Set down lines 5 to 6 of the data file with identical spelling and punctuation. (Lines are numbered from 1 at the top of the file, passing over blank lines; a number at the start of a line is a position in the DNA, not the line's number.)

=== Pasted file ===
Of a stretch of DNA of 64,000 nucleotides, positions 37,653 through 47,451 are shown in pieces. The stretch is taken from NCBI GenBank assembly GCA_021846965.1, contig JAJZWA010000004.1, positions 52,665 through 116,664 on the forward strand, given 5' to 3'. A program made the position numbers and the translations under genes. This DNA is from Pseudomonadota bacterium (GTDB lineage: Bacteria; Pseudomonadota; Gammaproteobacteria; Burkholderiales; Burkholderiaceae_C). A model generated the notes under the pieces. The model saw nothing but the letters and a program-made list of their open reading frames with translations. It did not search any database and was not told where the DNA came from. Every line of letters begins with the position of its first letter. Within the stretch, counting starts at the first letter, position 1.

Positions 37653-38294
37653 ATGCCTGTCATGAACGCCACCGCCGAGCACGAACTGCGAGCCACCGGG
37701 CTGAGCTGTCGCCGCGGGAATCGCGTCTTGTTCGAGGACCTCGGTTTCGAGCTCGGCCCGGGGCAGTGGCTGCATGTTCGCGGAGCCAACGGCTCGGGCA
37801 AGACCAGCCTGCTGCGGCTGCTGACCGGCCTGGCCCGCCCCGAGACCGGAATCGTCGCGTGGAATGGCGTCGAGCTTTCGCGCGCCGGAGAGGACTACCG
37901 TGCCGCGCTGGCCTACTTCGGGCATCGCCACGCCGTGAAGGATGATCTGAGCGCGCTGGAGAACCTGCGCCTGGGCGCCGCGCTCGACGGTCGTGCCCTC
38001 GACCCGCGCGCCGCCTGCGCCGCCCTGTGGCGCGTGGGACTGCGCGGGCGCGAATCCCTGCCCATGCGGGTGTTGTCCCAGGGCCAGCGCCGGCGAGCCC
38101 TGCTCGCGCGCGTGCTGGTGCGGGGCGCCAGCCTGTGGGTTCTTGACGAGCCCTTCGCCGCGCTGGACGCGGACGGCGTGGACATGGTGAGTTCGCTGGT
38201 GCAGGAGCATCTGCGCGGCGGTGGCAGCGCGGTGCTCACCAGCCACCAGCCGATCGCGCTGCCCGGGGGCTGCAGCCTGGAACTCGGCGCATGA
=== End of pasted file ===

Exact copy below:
37801 AGACCAGCCTGCTGCGGCTGCTGACCGGCCTGGCCCGCCCCGAGACCGGAATCGTCGCGTGGAATGGCGTCGAGCTTTCGCGCGCCGGAGAGGACTACCG
37901 TGCCGCGCTGGCCTACTTCGGGCATCGCCACGCCGTGAAGGATGATCTGAGCGCGCTGGAGAACCTGCGCCTGGGCGCCGCGCTCGACGGTCGTGCCCTC